The standard three- or four-layer models of application architecture seem to dictate the direction of the dependencies between the various “kinds” of object in the system: The UI depends on the application layer, because the UI “drives” what happens “below”. The application layer depends on the business objects, which do all the domain-specific things. The business objects use (and hence depend on) the persistence layer and comms layer, both of which in turn use and depend on external APIs. It is perfectly natural to read a layered model in this way – indeed, that was its purpose.
ui ---> application ---> domain ---> (persistence, comms)
And it is this very interpretation that has made so many applications difficult or impossible to test. Each of those perceived dependencies ends up enshrined in the code structure, and by stealth the design has cast in concrete the layered model. At which point someone like me comes along an exhorts the developers to improve their test coverage. I’m told: “We tried that, but it takes too long to manage the Oracle testdata we’d need to test the GUI,” or something similar. Or the business decides to switch to a new database or enterprise comms architecture, requiring huge swathes of business logic to be re-engineered.
Alistair Cockburn’s hexagonal architecture model introduces an axis of symmetry that can help us see how to solve these kinds of problem:
Instead of the above-and-below of the layered model, we look at exactly the same application (and exactly the same code) using an inside-outside model. The domain objects sit in the middle, and are connected to the real world by what I call Adapters – a GUI, CGI scripts, a command-line, hardware controllers, a print spooler, etc. Each adaptor connects the domain objects to a different part of the ‘real’ world.
So let’s look at our untestable or non-portable application from the “hexagonal” point of view. (Remember, we’re still talking about the same codebase here: only our discursive model has changed.) The dependencies that have made testing so difficult, and which exist in response to a naive interpretation of the layered model, clearly violate the symmetry of the hexagonal model.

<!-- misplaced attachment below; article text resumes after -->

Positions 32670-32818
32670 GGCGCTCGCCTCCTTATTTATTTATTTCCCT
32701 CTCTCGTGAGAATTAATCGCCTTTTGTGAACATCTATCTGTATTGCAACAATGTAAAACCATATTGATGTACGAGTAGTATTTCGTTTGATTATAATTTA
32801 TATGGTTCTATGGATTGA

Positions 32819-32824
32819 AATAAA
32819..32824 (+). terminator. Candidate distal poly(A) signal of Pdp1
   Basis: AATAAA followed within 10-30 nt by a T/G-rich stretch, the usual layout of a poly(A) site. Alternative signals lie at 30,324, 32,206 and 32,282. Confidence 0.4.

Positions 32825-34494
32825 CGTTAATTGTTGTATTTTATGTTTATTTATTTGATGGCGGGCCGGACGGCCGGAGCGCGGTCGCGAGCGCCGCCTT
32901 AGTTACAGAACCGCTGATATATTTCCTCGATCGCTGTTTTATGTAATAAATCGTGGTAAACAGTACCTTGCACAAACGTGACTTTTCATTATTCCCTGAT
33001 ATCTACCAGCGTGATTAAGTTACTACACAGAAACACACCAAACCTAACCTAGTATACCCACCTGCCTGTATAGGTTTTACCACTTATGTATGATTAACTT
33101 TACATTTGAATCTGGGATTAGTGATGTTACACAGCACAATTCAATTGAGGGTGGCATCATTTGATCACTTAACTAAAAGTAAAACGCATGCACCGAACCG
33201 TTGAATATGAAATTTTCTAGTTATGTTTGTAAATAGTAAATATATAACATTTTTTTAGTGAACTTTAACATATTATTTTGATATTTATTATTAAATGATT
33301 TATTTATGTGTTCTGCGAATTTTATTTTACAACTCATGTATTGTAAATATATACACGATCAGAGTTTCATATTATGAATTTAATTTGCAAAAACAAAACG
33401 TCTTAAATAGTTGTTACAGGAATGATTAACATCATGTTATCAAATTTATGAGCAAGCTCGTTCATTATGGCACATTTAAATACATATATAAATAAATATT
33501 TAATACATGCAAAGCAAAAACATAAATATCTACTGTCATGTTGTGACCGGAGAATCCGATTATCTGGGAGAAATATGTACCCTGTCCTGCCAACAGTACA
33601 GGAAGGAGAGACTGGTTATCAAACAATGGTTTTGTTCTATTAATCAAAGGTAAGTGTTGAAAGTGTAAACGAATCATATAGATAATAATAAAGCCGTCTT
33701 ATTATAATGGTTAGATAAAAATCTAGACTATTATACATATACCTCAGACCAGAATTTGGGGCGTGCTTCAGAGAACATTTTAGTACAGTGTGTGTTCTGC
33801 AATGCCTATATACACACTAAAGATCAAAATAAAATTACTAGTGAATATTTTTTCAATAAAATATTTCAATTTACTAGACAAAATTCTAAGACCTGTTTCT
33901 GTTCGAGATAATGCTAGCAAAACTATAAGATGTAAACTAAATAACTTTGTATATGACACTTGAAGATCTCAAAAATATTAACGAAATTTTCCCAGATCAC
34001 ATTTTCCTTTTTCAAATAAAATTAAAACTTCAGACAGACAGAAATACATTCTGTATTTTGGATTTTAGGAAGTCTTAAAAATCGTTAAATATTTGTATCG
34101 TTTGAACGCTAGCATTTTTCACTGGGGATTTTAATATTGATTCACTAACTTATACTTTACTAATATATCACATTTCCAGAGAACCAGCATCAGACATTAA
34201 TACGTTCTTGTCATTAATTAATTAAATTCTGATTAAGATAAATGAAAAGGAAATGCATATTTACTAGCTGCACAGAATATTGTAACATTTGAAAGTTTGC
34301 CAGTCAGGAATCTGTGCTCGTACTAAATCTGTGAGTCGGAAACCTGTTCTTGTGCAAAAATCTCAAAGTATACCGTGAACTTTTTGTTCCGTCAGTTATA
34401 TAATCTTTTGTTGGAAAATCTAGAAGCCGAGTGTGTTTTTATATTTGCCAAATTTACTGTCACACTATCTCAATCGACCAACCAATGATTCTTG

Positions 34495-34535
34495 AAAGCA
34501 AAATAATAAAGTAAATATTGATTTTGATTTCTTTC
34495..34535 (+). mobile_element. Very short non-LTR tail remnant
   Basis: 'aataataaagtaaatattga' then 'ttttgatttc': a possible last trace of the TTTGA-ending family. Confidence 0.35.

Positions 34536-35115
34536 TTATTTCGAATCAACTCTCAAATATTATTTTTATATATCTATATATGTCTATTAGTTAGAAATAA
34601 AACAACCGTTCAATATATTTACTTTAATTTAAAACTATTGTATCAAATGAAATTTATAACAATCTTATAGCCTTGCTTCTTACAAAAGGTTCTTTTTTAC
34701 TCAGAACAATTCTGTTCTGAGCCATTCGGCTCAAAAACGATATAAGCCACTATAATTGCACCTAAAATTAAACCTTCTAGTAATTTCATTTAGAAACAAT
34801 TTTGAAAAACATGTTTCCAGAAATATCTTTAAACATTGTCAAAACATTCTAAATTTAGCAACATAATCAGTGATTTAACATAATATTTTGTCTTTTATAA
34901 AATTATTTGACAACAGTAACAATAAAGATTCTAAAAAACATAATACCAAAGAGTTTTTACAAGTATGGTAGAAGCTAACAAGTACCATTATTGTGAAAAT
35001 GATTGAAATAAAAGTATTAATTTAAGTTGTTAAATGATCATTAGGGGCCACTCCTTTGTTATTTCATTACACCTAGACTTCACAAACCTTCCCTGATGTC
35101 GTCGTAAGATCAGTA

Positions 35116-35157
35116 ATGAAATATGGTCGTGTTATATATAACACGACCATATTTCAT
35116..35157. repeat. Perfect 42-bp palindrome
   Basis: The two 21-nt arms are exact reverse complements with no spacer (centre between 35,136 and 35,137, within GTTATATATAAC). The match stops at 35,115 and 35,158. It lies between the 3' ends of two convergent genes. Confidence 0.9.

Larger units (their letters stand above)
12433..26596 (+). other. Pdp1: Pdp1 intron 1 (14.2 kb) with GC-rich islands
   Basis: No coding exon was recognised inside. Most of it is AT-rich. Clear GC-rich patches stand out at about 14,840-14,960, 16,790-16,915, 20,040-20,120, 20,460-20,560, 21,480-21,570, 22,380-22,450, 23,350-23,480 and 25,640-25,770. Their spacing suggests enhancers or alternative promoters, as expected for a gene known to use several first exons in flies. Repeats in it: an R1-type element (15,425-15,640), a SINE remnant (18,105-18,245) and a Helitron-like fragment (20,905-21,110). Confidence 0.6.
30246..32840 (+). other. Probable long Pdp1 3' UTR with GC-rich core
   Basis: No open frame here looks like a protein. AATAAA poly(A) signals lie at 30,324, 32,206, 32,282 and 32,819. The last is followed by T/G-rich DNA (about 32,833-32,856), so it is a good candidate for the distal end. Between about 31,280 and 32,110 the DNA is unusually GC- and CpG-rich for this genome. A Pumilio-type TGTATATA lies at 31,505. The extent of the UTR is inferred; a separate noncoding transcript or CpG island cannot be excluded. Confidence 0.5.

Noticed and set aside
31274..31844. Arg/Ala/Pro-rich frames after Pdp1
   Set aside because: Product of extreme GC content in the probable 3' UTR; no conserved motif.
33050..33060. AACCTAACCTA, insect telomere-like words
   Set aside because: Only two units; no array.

ui ---> (app, domain) ---> services
If we wish to be able to easily port the application to use different services, we’ll need to be able to easily replace the adapters that connect us to those services.
ui ---> (app, domain) ---> new services
And if we wish to test the domain objects independently from the hardware, we’ll need to be able to replace various adapters with stubs, shunts or Mock Objects.
fit ---> (app, domain) ---> mock services
We can’t do this currently because the design violates Bertrand Meyer’s Open-Closed Principle (“A system should be open to extension, but closed to modification“). To solve the problem we need to use Uncle Bob’s Dependency Inversion Principle: We introduce abstractions into the middle hexagon, such that the current adapters implement those abstractions.
ui ---> (app, domain ---> abstraction) <--- service
Symmetry is now restored: every adapter depends on the middle hexagon, and the middle hexagon (our domain objects) is independent of the physical context in which it is used.
adapter ---> middle <--- adapter
Now we can more easily see how to peel off any adapter(s) we wish and replace them with mock objects or different services. The adapter/middle axis of symmetry is the key ingredient in improving both testability and portability of enterprise applications.
Update, 16 aug 05
In TDD Pattern: Do not cross boundaries Revisited William Caputo provides both UML and C# code to illustrate his design pattern for removing the dependency on an adapter. This follows his earlier post, which argues that test-driven coding would naturally tend to produce the de-coupled form of the design.